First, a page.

“Any person who, having arrested another upon a charge of an offence, willfully delays to take him before a court to be dealt with according to law is guilty of a misdemeanour, and is liable to imprisonment for two years.”

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If a private person arrests lawfully someone by virtue of section 12 of the Criminal Procedure Ordinance, and takes him to court, he can say he did so in obedience to section 130 of the Criminal Code; and if he takes him to a police station, he can say that he did so in obedience to section 14(1) of the Criminal Procedure Ordinance, in the event of being prosecuted under section 130 of the Criminal Code. The ultimate destination of an offender is the court; the police, too, have to take him there with reasonable speed. There is no substance in counsel’s first point.

In connection with that point we would refer to section 21 of the Constitution of the Federation; it was not mentioned in argument but 8 is relevant. Subsection (1) provides that:-

“No person shall be deprived of his personal liberty save in the following cases and in accordance with a procedure permitted by law.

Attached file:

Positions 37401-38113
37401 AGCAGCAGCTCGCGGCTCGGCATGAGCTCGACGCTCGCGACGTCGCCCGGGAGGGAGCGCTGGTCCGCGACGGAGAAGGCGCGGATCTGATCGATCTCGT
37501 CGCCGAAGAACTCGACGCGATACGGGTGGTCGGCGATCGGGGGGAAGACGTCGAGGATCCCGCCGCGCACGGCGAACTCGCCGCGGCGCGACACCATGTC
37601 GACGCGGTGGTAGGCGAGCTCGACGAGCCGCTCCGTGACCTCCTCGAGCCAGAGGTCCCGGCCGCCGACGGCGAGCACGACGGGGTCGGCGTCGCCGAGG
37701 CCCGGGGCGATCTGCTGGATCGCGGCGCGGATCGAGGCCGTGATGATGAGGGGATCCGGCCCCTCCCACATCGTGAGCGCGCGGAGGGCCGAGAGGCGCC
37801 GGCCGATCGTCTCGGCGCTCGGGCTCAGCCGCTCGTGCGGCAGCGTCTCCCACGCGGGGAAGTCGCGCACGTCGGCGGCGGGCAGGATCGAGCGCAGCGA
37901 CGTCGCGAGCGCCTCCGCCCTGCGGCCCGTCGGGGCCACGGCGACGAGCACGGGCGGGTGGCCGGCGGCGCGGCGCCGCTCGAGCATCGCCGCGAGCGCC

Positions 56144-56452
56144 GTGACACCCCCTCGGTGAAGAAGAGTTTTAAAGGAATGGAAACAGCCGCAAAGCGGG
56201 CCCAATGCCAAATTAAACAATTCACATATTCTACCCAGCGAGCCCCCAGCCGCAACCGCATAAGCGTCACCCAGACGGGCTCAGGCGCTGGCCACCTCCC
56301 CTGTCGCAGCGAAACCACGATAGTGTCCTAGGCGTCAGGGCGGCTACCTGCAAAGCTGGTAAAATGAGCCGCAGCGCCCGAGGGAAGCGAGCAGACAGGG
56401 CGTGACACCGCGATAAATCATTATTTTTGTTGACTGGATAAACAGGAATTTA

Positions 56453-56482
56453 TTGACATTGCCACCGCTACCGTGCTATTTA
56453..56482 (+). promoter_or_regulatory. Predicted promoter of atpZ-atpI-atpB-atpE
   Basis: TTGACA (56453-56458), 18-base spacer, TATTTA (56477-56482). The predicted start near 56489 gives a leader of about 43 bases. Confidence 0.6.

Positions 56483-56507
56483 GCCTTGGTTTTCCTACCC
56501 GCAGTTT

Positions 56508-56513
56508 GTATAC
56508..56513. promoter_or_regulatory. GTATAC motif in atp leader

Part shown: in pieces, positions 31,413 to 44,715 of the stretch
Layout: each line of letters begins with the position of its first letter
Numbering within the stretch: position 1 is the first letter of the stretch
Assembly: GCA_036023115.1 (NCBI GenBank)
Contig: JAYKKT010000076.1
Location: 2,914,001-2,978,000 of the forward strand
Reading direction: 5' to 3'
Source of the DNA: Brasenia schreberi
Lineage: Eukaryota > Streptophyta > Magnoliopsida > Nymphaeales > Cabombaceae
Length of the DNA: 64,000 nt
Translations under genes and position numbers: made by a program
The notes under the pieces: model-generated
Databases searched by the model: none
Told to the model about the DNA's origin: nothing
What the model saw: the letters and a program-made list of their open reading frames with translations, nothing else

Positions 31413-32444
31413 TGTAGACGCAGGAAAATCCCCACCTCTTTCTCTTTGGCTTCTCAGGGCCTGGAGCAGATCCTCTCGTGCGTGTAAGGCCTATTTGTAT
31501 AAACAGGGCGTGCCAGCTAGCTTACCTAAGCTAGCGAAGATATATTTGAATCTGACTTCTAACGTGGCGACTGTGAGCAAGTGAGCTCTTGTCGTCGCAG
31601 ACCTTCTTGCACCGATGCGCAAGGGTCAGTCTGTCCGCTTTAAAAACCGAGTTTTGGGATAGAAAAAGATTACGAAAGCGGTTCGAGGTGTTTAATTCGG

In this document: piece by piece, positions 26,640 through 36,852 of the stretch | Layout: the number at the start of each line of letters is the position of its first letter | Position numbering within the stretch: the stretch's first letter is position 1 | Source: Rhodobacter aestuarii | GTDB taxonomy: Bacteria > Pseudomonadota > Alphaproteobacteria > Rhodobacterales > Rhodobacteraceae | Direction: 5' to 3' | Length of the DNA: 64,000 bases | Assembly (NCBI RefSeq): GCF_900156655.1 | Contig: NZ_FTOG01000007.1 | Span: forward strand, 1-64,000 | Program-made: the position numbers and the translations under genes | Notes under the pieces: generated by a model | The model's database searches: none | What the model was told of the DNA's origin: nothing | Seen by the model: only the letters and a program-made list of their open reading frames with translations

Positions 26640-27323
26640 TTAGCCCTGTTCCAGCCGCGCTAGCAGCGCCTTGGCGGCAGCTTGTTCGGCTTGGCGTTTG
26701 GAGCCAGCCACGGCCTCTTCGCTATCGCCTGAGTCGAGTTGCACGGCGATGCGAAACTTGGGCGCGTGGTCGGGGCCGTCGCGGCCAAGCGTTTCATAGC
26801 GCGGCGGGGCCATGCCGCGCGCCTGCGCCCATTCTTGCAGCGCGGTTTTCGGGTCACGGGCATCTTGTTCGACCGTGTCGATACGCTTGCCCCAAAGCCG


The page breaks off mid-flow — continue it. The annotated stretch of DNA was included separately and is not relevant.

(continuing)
(c) for upon reasonable suspicion of his having committed a criminal offence or to such extent as may be reasonably necessary to prevent his committing a criminal for the purpose of bringing him before a court in execution of the order of a court offence.”

That fortifies our view that the ultimate destination is the court.

Here we would add, for the sake of the second point (with which we shall deal in a minute), the provision in subsection (2) of the said section 21; it reads:-

“Any person who is arrested or detained shall be promptly informed, in language that he understands, of the reasons for his arrest or detention.”

The provision in section 5 of the Criminal Procedure Act reads as follows:-

“Except when the person arrested is in the actual course of the commission of a crime or escape from lawful custody, the police officer or other person making the arrest shall inform the person arrested of the cause of the arrest.”

Those provisions were not mentioned in argument but are relevant. In our view those provisions on the need to inform the appellant why he was being arrested were sufficiently complied with by the deceased, as will appear from our discussion of the second point argued by counsel for the appellant.